Ricciardo shares Alonso’s track limits concerns

Daniel Ricciardo

Daniel Ricciardo shares Fernando Alonso’s concerns regarding the perceived abuse of track limits in Formula 1.

The frustrated Spaniard was outspoken in his criticism of the way track limits were policed on the opening lap of races when asked about the topic ahead of the Turkish Grand Prix.

That followed Alonso deliberately taking to the run-off area at the start of the Russian Grand Prix a week earlier as he looked to make a point.

The 40-year-old has been critical of the way track limits have been enforced on the opening lap of races this season, arguing drivers are given too much licence.

Of particular note was a moment at the Red Bull Ring, with Alonso alleging Ricciardo left the track at the first corner and passed his Alpine.

While unable to recall the moment, the McLaren driver didn’t deny it but did agree with the two-time world champion’s point.

“He obviously felt at times this year that he was hard done by or people gained an advantage,” Ricciardo said.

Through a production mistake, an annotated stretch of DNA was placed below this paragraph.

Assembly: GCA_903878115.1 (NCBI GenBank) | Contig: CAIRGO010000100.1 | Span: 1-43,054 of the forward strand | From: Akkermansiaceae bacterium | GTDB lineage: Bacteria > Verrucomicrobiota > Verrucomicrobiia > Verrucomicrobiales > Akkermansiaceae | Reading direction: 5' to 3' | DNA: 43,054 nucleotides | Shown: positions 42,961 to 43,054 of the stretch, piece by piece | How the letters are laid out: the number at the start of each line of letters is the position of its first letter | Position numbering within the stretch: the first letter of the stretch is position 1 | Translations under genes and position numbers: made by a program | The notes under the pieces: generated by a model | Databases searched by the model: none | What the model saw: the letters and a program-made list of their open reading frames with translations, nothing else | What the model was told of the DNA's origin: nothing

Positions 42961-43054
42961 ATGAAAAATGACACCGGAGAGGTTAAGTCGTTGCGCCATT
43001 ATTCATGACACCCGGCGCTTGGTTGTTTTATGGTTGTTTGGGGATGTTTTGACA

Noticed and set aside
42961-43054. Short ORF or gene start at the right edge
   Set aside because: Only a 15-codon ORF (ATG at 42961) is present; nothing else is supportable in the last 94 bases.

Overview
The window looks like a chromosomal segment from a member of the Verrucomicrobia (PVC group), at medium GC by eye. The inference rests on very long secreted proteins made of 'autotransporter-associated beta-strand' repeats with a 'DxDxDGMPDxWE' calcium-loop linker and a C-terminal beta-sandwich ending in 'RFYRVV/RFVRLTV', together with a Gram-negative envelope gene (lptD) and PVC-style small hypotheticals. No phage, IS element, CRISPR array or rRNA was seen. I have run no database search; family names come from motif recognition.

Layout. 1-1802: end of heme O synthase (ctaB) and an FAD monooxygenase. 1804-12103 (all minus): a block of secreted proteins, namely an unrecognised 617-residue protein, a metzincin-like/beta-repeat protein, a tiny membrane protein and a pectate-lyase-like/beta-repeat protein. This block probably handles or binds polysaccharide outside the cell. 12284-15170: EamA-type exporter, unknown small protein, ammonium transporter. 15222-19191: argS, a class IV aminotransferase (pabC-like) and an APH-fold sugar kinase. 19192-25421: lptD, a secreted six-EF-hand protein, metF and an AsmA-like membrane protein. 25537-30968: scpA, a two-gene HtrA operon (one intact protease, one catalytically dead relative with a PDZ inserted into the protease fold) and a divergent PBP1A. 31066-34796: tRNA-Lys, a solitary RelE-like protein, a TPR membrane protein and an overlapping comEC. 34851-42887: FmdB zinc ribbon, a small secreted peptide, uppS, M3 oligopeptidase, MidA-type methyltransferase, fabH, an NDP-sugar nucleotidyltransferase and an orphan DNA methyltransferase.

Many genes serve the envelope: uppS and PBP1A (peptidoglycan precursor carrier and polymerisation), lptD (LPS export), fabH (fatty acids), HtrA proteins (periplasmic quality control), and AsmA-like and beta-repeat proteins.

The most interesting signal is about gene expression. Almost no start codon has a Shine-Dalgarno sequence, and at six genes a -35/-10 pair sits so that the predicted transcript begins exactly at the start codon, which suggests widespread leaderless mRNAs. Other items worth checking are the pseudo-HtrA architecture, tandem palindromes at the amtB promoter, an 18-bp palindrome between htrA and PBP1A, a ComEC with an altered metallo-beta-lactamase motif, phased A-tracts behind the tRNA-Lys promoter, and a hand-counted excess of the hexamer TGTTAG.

“I think it [Russian GP start] was his way of saying, kind of ‘screw everyone, I’m going make it really obvious and see how many people talk about it’.”

It duly prompted interest from the media, with Sky Sports analyst Karun Chandhok noting Alonso had practiced the move on his lap to the grid pre-race in Russia.

“I’ve been the idiot on track for most of the championship while I’ve been overtaken from the outside of the asphalt [by] many people in the first couple of races, and even in Austria – remember Austria 1 or Austria 2 – and nothing happened,” Alonso said in Turkey.

“And there were no questions on the following race and now after Sochi there is a question.”

Ricciardo shares Alonso’s view that drivers leaving the racing surface should be penalised or, at very least, be made to give back any advantage they gained, and can understand his frustration at the perceived inconsistency with the application of the rules.

“Of course it’s frustrating if someone goes off and passes you, you’re like ‘you’re not on the track’,” he said.

“Obviously, he [Alonso] felt at times it has been inconsistent, maybe so.

“He’s probably the most experienced guy on the grid, so he probably knows better than most of us.

“I think the biggest one is, if you’ve gained an advantage from going off the track, then you need to do something about it and give it back.

“So yeah, I guess there is some inconsistency.”

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